DSC_2339
High speed train in China

One challengingly thing is, hostels and guesthouses don’t always have clear signs. Either they’re only in Chinese, or they don’t exist at all. I had the most difficulties finding my accommodation in Shenzhen, Pugao in Yuanyang and Daocheng so size of town is no guide. The advice I’d give is if you think you might be in the right place, knock and ask anyway, you probably are and there just isn’t a sign.

Chinese food is a challenge

I surprised myself by getting to a stage where I couldn’t face noodles for breakfast after less than a week. In non-touristy towns, there isn’t any other option than Chinese food and it’s amazing how quickly you start fantasising about baked potato beans and cheese, if your anything like me anyway. You can get good Western food in Dali, Shangri-la, Kangding and Chengdu, and probably Shenzhen and Kunming I just wasn’t looking for it. But for the time in between I’d recommend carrying a bag of museli and/or snack bars so at least you can eat breakfast before wandering out into an unknown Chinese town. It’s not only the fact it’s Chinese food, it’s the fact there won’t be an English menu so you have to point at what you want, which is actually pretty successful you’re just not always in the mood for itĀ when your feeling a bit worn down and hungry.

DSC_2596

One super nice thing about China food-wise is you can always guarantee to have hot water on tap or a kettle nearby. The Chinese seemingly have a weird superstition about cold water, thinking it will make you ill, which is great for us tea lovers out there. So if you bring your favourite tea bags, instant soups, pot noodles and hot chocolate sachets, it’s easy to make yourself at home here.

Itinerary: 1 month in China

I found it hard trying to estimate how long things would take and what journey’s would be possible or not possible so here is a detailed itinerary which might help you plan your trip:

Day 1:Ā Hong Kong – Shenzhen

Day 2: Chill in Shenzhen

Day 3: Shenzhen – Kunming

Day 4: Chill in Kunming

Day 5:Ā KunmingĀ – Pugao (Yuanyang Rice Terraces)

Day 6 and 7: Chill in Pugao

Day 8: Pugao – Jianshui

Day 9: Chill in Jianshui

Day 10 and 11: Jianshui – Dali (night train to Lijiang, train to Dali)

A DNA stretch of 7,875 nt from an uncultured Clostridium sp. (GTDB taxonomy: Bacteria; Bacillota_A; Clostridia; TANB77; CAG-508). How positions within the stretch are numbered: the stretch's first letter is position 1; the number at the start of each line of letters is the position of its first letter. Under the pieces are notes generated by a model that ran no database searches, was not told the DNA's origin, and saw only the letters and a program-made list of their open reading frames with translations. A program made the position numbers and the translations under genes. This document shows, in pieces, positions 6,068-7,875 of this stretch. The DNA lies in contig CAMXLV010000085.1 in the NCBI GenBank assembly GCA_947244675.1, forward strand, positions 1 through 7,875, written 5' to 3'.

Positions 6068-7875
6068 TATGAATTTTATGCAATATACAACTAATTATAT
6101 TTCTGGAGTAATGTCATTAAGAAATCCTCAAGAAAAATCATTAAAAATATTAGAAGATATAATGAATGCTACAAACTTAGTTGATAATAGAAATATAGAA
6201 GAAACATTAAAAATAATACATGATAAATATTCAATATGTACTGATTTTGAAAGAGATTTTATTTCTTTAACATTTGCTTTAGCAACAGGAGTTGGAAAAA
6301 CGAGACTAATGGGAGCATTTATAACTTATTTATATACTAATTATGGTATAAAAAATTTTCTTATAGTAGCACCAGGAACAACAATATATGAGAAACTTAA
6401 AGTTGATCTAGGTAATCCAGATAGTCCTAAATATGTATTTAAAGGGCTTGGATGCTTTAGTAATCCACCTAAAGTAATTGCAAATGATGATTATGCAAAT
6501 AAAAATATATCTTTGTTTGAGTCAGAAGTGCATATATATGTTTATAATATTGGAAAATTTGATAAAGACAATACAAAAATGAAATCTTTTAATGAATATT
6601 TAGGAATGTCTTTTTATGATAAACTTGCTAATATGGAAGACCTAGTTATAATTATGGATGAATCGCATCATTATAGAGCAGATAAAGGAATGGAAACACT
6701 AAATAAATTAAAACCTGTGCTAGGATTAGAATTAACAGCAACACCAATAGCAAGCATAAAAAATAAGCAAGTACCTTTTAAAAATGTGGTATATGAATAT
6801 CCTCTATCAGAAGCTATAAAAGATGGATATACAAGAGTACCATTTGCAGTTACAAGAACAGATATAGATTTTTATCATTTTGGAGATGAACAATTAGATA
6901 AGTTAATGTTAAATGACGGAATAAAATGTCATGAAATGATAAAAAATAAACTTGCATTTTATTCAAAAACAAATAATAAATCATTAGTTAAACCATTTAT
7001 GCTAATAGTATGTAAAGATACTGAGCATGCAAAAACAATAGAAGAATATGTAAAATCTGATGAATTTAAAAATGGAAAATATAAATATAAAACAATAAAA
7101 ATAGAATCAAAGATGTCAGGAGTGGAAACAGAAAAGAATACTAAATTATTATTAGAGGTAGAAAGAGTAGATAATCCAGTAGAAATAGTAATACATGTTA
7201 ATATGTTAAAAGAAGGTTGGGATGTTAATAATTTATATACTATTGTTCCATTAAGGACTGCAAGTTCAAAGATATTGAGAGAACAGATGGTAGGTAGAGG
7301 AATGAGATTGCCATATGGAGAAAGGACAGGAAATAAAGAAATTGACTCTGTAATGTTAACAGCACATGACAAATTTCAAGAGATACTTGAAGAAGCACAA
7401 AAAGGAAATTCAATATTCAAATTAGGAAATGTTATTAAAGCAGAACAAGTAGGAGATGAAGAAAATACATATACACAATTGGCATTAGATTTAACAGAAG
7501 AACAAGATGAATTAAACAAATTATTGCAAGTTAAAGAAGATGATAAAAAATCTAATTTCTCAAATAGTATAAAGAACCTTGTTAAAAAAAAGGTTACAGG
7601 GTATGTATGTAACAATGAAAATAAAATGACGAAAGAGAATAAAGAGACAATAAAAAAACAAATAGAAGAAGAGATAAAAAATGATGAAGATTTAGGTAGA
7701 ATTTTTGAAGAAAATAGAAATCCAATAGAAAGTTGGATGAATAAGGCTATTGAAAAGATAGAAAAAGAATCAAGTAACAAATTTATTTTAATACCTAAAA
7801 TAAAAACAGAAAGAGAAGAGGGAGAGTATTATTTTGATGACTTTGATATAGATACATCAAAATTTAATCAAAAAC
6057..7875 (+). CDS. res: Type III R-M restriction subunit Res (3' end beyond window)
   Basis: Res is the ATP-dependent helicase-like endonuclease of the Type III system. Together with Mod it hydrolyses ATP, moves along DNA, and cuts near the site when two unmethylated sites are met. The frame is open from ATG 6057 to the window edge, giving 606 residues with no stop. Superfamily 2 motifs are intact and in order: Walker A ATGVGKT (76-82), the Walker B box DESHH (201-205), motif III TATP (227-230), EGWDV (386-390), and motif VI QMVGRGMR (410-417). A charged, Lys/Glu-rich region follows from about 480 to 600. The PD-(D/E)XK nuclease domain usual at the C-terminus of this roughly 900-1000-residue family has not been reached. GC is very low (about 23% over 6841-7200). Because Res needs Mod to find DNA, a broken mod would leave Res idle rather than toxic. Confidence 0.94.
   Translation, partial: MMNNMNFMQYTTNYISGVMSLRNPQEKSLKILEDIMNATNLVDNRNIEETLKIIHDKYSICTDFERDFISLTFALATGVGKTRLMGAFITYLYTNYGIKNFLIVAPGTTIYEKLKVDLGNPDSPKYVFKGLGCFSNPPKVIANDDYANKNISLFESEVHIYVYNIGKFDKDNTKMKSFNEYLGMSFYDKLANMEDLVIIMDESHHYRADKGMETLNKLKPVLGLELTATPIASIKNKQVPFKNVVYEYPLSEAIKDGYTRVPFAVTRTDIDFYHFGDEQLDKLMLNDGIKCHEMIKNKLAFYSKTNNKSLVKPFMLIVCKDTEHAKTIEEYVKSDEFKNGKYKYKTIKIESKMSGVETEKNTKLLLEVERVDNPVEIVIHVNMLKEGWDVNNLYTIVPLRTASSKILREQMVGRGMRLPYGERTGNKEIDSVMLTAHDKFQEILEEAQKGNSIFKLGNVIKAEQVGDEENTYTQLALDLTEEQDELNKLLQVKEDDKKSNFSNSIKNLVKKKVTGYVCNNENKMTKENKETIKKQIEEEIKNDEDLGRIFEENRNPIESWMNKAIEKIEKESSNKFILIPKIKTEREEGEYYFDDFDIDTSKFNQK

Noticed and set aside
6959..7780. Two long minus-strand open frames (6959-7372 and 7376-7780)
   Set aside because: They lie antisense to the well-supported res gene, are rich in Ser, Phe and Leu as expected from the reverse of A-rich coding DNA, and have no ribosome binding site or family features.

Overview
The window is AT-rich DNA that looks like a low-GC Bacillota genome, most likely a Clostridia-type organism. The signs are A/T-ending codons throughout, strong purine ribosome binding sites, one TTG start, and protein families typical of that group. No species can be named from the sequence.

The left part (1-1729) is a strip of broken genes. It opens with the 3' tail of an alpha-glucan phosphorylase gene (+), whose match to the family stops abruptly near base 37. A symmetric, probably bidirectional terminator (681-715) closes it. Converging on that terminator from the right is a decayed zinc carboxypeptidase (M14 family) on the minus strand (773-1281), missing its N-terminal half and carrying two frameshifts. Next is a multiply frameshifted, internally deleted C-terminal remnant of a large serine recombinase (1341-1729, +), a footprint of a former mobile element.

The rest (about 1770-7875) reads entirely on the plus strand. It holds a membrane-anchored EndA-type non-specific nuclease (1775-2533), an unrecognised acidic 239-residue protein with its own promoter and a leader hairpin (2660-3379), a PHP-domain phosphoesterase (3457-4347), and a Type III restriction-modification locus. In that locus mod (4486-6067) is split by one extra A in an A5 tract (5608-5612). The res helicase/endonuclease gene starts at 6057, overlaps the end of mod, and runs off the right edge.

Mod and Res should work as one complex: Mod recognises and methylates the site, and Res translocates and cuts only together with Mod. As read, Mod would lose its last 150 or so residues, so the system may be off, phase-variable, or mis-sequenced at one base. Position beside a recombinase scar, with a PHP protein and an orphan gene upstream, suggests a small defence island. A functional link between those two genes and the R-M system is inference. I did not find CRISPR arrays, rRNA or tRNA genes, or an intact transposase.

Day 12 and 13: Chill in Dali

Day 14: DaliĀ – Jane’s Guesthouse (Tiger Leaping Gorge)

Day 15:Ā Jane’s Guesthouse – Teahorse GuesthouseĀ (Tiger Leaping Gorge)

Day 16:Ā Teahorse Guesthouse – Walnut Garden Youth HostelĀ (Tiger Leaping Gorge)

Day 17:Ā Tiger Leaping GorgeĀ – Shangri-la

Day 18: Chill inĀ Shangri-la

Day 19: Shangri-la – Daocheng

Day 20: Chill in Daocheng

Day 21: Daocheng – Yading Nature Reserve

Day 22: Yading Nature Reserve – Daocheng

Day 23: Daocheng – Kangding

Day 24 and 25: Chill in Kangding

Day 26: KangdingĀ – Chengdu

Day 27 and 28: Chill in Chengdu

Day 29: Chengdu to South Korea

How did the journey go?

The first part of the journey is a fairly well travelled route and went was fairly smoothly, you can read about my experience from Hong Kong to Shenzhen, and Kunming to Yuanyang Rice Terraces in previous blog posts. Shenzhen to Kunming was a dream, I took a high speed training and was thoroughly impressed. It took just 7h to do 1500km and arrived on time to the minute. There was hot water on tap and the views were stunning – I posted more pictures on my Instagram.

DSC_2326

In the middle of my trip I hiked Tiger Leaping Gorge, which warrants a whole blog post to itself.

After Tiger Leaping Gorge I went much more off the beaten track – most people just fly out of Shangri-la or Lijiang. I’ve written in more detail about my experience here.

Apps you need in China:

Trip.com – a great way to by train tickets in English. It’s really set up for use in China so you can just show a piece of Chinese text to the people behind the counter to collect your tickets.

Maps.me – a complete must have for travelling anywhere, maps.me is a bit limited in China because it doesn’t fully have Chinese characters. It’s still super useful though for finding your hostel or where the bus stop is. Use it with slight caution, the information is only about 90% right – it lead me astray in Jianshui, thinking that the train station was in town, when it’s 8km north of town. Its still incredibly useful to have a offline map you can bookmark and I t has lots of walking paths marked, so super useful for not get lost in Tiger Leaping Gorge.